There is an old saying that one should not judge a book by its cover. That's because a glance at the outside only reveals the surface of a story and without digging deeper into the interior, we are only left with a very superficial appreciation. We're all guilty of it; walking around at a car show we pass judgment quickly based on our own biases and assumptions. "Oh, that's obviously a checkbook car," or "He obviously didn't do the work." But, sometimes things aren't as they seem.
Case in point is Guy Evans' gorgeous 1970 SportsRoof Mustang. It oozes high-dollar, six-digit, pro-built status, probably owned by a guy who works very hard at his job to make the money, but leaves the wrenching to others. When we first posted a photo of it on PHR's Facebook page, many of the comments said as much. Honestly, even we initially assumed that it was the product of a shop that obviously knew what they were doing with Pro Touring Mustangs. We were at the 2013 Fabulous Fords Forever show at Knott's Berry Farm in Anaheim, California, and it was parked right next to the Anvil 1969 Mustang, a beautiful high-six-figure masterpiece, and not looking out of place. Just look at that engine bay, and that fabulously slick body with what must be a massively expensive paintjob. There would have been absolutely nothing wrong if that was all true, but it's just flat incorrect.
Once we took the time to stop and chat with Guy, we learned that all of those preconceived notions were baseless. Not only is this Mustang not a pro-built car, it hadn't been at a shop at all during its build. And not only was it not a high-dollar car, it was downright affordable. Over the past five years, Guy built the entire car himself for about $30K including the original purchase price. That's about $500 a month; now tell us that's not a totally realistic budget for building any complete muscle car, much less a showstopper.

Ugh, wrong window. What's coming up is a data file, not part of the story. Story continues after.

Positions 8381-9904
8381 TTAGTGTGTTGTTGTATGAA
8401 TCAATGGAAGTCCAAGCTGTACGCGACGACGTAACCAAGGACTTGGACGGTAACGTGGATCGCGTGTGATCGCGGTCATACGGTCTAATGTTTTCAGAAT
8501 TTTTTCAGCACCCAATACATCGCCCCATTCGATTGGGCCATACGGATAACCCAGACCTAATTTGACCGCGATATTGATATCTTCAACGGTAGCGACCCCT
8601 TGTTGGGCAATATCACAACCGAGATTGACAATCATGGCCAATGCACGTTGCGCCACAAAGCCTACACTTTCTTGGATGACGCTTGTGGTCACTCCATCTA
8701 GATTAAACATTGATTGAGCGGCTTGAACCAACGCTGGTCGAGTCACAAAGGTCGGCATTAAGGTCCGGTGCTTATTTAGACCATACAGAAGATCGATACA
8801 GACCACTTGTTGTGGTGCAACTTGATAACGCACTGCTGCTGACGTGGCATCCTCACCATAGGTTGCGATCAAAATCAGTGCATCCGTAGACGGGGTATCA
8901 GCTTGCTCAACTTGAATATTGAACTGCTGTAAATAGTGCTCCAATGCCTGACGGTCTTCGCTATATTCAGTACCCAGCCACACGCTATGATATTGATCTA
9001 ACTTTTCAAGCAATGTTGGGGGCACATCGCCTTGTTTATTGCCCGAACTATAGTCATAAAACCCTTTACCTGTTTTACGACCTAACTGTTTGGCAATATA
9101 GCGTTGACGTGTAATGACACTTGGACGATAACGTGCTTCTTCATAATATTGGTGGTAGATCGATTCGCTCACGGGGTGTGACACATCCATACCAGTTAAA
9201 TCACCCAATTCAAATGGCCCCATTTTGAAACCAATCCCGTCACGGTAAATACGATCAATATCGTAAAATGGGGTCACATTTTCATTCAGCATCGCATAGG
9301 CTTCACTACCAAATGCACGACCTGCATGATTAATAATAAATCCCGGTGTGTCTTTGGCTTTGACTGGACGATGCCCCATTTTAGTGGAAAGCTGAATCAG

You'd be forgiven for assuming that he must have at least started with a pretty nice car to be able to pull off that level of build for that little money; we did the same. Wrong again. While it may look like Mustang royalty now, the 1970 was actually originally a six-cylinder car with a three-speed manual trans, a radio, and nothing else. When Guy first saw it, the engine was sitting on a pallet in the seller's garage and the car was parked next to the garage in the weeds. It was a project car extraordinaire. But that's exactly what Guy had been looking for to occupy his time when he posted up his "Wanted: 1970 Mustang" sign at a swap meet in Turlock, California.